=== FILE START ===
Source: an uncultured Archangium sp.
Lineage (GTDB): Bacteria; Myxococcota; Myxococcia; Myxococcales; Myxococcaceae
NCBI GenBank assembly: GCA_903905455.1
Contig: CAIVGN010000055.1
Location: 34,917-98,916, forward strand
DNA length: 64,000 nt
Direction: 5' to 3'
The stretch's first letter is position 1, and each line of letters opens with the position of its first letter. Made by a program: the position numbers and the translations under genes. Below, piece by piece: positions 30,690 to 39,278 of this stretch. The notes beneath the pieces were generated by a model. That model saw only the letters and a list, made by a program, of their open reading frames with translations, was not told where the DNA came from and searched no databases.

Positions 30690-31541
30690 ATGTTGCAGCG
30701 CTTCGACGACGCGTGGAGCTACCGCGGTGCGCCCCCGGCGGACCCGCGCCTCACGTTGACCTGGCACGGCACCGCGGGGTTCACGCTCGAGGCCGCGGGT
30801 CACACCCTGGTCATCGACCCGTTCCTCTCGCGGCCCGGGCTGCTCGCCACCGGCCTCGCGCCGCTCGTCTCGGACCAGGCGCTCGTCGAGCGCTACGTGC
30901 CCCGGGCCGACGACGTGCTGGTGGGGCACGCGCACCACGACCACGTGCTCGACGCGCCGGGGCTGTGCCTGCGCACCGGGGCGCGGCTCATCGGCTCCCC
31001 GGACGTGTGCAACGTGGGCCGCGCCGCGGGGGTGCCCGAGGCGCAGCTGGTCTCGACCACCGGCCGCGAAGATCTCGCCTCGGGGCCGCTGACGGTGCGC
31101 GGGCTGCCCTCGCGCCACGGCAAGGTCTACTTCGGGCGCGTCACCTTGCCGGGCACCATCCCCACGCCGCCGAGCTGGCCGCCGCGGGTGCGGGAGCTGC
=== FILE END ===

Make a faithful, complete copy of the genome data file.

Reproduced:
Source: an uncultured Archangium sp.
Lineage (GTDB): Bacteria; Myxococcota; Myxococcia; Myxococcales; Myxococcaceae
NCBI GenBank assembly: GCA_903905455.1
Contig: CAIVGN010000055.1
Location: 34,917-98,916, forward strand
DNA length: 64,000 nt
Direction: 5' to 3'
The stretch's first letter is position 1, and each line of letters opens with the position of its first letter. Made by a program: the position numbers and the translations under genes. Below, piece by piece: positions 30,690 to 39,278 of this stretch. The notes beneath the pieces were generated by a model. That model saw only the letters and a list, made by a program, of their open reading frames with translations, was not told where the DNA came from and searched no databases.

Positions 30690-31541
30690 ATGTTGCAGCG
30701 CTTCGACGACGCGTGGAGCTACCGCGGTGCGCCCCCGGCGGACCCGCGCCTCACGTTGACCTGGCACGGCACCGCGGGGTTCACGCTCGAGGCCGCGGGT
30801 CACACCCTGGTCATCGACCCGTTCCTCTCGCGGCCCGGGCTGCTCGCCACCGGCCTCGCGCCGCTCGTCTCGGACCAGGCGCTCGTCGAGCGCTACGTGC
30901 CCCGGGCCGACGACGTGCTGGTGGGGCACGCGCACCACGACCACGTGCTCGACGCGCCGGGGCTGTGCCTGCGCACCGGGGCGCGGCTCATCGGCTCCCC
31001 GGACGTGTGCAACGTGGGCCGCGCCGCGGGGGTGCCCGAGGCGCAGCTGGTCTCGACCACCGGCCGCGAAGATCTCGCCTCGGGGCCGCTGACGGTGCGC
31101 GGGCTGCCCTCGCGCCACGGCAAGGTCTACTTCGGGCGCGTCACCTTGCCGGGCACCATCCCCACGCCGCCGAGCTGGCCGCCGCGGGTGCGGGAGCTGC